Exclusive: Beauty Mogul Lara Worthington Gives Us a Lesson in Business
Sometimes you can sit on a business idea for years before you finally take that leap of faith, throw all your fears out the window, and make it happen. But it seems being an entrepreneur is today’s career of choice for many young creatives who are turning their passion projects into multimillion-dollar businesses. Lara Worthington, née Bingle, has done just that. Lara the model successfully transitioned herself into Lara the brand, bottling her quintessential Australian beach-girl essence into every tube of her new beauty line, The Base. The budding entrepreneur proved her business savvy and creative nous when she created a sellout swimwear collection for Cotton On, but Lara says her business education came from being on set as a model and dealing with corporate executives. “You learn to navigate through that from a young age,” she says. We spoke to the new mum—she gave birth to son Rocket Zot with husband Sam Worthington in March this year—on the biggest lessons she’s learned, how motherhood has changed her career, her tips for fellow entrepreneurs, and more. Scroll down to read more from Lara.
MYDOMAINE: You recently made the transition from international model to business model, launching your own beauty line, The Base. What has the experience been like?
LARA WORTHINGTON: It’s been exciting and one of the most rewarding things in my career to date. I have been involved in every aspect of launching The Base, from product development, packaging design, marketing, building an e-commerce site, and overseeing a team of people, to help bring my vision to life. At first it was overwhelming, but I believe in taking educated risks, working hard, surrounding yourself with positive people, and dreaming big.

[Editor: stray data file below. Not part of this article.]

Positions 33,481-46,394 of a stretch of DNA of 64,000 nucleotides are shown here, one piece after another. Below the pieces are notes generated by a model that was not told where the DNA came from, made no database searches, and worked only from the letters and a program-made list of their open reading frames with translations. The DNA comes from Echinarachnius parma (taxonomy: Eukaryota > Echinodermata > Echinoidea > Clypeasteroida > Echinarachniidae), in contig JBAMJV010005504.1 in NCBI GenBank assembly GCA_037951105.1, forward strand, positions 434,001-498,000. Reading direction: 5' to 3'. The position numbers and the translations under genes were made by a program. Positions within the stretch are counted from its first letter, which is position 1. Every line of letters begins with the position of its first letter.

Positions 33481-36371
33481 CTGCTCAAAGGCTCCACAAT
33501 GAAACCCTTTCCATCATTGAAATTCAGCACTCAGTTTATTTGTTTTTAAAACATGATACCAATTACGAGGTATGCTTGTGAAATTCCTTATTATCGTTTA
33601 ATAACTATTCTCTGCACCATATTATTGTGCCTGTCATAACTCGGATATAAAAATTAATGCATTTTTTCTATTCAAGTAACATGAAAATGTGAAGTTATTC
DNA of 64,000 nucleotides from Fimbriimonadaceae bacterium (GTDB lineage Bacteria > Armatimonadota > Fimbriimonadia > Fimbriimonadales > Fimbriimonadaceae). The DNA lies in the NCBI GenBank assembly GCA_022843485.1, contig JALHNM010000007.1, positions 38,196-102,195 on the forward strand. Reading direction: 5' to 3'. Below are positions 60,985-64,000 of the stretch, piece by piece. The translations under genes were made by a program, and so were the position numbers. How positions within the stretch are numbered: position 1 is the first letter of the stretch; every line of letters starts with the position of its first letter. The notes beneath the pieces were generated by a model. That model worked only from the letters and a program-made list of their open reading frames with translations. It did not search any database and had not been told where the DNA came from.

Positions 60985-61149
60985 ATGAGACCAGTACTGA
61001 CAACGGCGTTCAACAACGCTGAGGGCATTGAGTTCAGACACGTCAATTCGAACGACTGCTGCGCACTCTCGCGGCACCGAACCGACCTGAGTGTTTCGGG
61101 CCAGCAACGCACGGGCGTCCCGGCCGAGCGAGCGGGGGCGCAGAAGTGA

MD: What are some of the biggest lessons you’ve learned about business and branding?
LW: I’m thrilled with the response to my products so far—it’s been so positive! I’ve been very hands-on with the business, doing everything myself with a small support team. The biggest lesson has been to understand my customers and listen to their feedback. I see each sale that comes through and take on board his or her experiences and feedback.
MD: To be a successful model, you have to be a savvy businesswoman; what has your modeling career taught you about business?
LW: As a model you are exposed to business and dealing with corporate executives, and you learn to navigate through that from a young age. I guess one of the key things it’s taught me is to look at things from a business perspective and not have an emotional attachment, but I’m still learning every day.
MD: How did you educate yourself on the science behind creating beauty products? Is education an essential component for any entrepreneur before launching a business?